Henry, you are entitled to your anti ARF sentiments what you are NOT entitled to is to belittle and insult the contributions of thousands of diaspora Armenians to the Republic since the 1991 independence. I have faith in the Armenian people, they are good and original people so instead of expressing such disappointing and discouraging posts I advise you to think about how to contribute to the national unity, after all we all know that is the only way to success.
      I give you an example. In the past decade I have collaborated with my Geneticist colleagues in the clinical genetic department of the medical school in Armenia as an adjunct professor (an unpaid position). I have taught them the new technology, research, and together we have published several high impact scientific articles on the genetic diseases of the Armenian population. Something that many of the former soviet republics, including Azerbaijan and Georgia don’t have. I do all this after work and on the weekends, instead of enjoying the life in Sydney or Boston as you mention. So, please have a little bit more faith and you, too, shall prevail. It is the 21st century after all.

  5. Jirair Momjian said:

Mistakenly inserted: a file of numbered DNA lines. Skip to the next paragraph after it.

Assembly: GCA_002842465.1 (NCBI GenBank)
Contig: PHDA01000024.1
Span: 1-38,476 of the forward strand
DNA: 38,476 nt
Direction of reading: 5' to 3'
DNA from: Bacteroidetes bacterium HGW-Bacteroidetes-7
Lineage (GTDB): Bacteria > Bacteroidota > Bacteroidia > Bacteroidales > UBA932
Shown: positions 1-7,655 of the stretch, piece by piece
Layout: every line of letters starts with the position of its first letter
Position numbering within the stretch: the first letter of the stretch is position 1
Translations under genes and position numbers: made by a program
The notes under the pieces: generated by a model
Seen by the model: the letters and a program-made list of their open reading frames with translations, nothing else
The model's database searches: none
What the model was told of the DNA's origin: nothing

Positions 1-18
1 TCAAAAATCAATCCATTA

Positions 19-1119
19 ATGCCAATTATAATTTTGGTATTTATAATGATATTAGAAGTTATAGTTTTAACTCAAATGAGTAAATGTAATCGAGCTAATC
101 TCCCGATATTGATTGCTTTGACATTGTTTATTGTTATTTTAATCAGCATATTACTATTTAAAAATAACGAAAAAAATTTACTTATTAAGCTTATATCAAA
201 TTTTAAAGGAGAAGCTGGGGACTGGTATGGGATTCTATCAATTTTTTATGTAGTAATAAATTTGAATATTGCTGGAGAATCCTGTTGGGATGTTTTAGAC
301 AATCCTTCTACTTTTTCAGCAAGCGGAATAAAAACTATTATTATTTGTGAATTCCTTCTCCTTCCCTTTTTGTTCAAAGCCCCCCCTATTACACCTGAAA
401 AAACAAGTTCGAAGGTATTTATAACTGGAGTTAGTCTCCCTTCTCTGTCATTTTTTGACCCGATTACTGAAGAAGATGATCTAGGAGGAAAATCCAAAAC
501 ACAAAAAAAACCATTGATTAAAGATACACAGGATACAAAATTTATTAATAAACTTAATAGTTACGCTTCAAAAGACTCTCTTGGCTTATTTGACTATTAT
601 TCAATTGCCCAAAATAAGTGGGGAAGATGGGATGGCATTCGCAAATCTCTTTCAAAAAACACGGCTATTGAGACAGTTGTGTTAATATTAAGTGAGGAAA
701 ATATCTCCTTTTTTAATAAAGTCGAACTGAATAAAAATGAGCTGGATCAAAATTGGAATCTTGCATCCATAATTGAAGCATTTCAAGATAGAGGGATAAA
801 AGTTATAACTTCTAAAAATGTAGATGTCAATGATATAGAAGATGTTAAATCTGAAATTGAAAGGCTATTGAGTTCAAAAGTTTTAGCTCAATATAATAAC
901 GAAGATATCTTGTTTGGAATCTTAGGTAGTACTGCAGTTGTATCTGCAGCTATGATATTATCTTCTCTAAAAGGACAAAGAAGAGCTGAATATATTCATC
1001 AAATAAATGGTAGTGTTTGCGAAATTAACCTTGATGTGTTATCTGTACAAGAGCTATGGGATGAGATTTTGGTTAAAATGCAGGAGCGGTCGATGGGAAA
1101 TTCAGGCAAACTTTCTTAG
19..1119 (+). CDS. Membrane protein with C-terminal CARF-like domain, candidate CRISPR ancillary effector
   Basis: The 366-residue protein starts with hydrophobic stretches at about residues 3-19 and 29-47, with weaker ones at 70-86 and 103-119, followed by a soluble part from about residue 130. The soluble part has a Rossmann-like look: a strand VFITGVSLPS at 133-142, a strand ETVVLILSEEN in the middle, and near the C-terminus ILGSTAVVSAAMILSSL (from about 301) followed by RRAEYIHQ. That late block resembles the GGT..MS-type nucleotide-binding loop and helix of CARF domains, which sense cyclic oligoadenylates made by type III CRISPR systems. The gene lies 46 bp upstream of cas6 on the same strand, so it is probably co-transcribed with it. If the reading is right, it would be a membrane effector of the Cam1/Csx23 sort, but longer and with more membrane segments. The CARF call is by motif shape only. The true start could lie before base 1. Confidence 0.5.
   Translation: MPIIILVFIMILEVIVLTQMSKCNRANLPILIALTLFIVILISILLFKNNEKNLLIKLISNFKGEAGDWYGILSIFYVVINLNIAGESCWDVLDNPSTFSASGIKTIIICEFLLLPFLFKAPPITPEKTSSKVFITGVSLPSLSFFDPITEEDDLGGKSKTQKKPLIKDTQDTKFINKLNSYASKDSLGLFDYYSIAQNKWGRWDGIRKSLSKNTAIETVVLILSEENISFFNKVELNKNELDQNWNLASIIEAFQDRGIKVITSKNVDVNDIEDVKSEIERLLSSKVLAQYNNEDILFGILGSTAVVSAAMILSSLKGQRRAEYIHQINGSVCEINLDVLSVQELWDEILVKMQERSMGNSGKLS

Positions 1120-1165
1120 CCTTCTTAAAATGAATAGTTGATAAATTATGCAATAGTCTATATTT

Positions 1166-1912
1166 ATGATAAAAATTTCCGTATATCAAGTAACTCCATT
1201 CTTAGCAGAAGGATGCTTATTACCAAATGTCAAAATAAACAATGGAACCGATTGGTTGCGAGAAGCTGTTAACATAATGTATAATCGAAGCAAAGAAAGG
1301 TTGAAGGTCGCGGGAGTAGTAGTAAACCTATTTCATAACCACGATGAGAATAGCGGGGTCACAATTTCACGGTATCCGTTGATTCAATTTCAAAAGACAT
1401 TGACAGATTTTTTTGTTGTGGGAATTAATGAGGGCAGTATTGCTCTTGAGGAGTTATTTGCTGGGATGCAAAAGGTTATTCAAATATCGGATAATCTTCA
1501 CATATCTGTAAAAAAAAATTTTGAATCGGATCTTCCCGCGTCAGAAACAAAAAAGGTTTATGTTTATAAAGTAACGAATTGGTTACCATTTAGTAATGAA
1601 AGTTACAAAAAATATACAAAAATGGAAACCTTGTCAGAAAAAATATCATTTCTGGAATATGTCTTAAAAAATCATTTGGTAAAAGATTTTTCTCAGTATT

The ARF and sympathisers, once again, are falling into a trap. For the last 30 years, in and out of government, from inside and outside, but never in full control, the ARF tried to advise, direct the men in power in Armenia towards resolution of issues of national interests. Sometimes it succeeded, most of the time failed. Among the successes, to name a few … putting the Armenian Genocide on the Armenia’s external policy agenda (Kocharian’s 5-minute speech in UN, after Ter Bedrosian’s declaration that the Genocide is Turkahays’ issue), the withdrawal from the protocols (after Sarkisian had signed it), the adoption of the new constitution (where the Executive is responsible to the Parliament, that is to the people). Among the failures … there are a number. Tried but failed to convince the previous presidents … to appoint an independent, not president appointed, ombudsman to fight corruption, … to totally separate the Judiciary from the executive, … to stop interfering with election, … Then, what did ARF got out of playing the councillor, advisor? An anti-ARF marketing campaign which accused ARF with the shortcomings, to say the least, of previous administrations. Now is enough. No need to waste time advising Pashinyan. Like his predecessor’s he won’t listen anyway. He doesn’t have to. For ARF there are the people to talk to. To council, advise. To be constructive opposition, show the people there is an alternative. The people need to know who can provide that alternative.